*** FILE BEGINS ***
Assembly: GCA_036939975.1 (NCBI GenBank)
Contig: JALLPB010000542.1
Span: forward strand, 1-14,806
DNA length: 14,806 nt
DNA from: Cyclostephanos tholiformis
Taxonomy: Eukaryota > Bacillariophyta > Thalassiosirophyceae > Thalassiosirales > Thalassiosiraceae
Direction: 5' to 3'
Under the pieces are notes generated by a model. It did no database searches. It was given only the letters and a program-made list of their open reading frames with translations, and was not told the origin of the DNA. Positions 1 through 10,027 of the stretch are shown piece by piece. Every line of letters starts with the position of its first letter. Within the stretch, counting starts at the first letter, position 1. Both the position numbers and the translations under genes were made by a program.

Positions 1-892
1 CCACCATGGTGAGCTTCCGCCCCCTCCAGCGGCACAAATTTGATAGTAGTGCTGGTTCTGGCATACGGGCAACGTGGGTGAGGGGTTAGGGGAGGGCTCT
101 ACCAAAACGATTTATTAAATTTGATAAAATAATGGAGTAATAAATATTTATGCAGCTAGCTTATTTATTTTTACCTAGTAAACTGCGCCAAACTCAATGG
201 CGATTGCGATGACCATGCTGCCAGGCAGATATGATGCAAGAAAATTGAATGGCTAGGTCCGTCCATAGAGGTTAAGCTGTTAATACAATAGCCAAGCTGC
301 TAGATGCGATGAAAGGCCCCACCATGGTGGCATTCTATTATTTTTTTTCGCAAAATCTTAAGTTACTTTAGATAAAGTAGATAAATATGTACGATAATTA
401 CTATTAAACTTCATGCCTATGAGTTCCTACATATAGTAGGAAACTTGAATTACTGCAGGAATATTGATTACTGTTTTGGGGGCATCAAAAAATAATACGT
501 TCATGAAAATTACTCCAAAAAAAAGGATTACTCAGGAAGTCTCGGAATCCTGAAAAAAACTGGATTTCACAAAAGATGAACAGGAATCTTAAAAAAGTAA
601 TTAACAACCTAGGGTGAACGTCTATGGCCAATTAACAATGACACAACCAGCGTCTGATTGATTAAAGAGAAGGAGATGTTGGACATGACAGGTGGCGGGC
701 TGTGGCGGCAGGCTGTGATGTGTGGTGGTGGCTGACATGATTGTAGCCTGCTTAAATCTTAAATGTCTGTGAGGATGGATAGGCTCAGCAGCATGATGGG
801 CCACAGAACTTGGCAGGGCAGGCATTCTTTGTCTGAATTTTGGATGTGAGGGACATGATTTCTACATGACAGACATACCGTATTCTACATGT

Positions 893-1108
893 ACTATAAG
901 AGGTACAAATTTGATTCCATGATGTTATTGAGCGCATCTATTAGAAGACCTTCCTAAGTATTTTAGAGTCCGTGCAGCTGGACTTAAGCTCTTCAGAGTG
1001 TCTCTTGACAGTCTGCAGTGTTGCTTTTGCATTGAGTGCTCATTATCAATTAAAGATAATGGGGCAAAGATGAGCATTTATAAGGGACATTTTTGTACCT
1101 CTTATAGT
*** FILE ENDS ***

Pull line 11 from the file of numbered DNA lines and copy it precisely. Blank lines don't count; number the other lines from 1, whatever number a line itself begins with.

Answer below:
101 ACCAAAACGATTTATTAAATTTGATAAAATAATGGAGTAATAAATATTTATGCAGCTAGCTTATTTATTTTTACCTAGTAAACTGCGCCAAACTCAATGG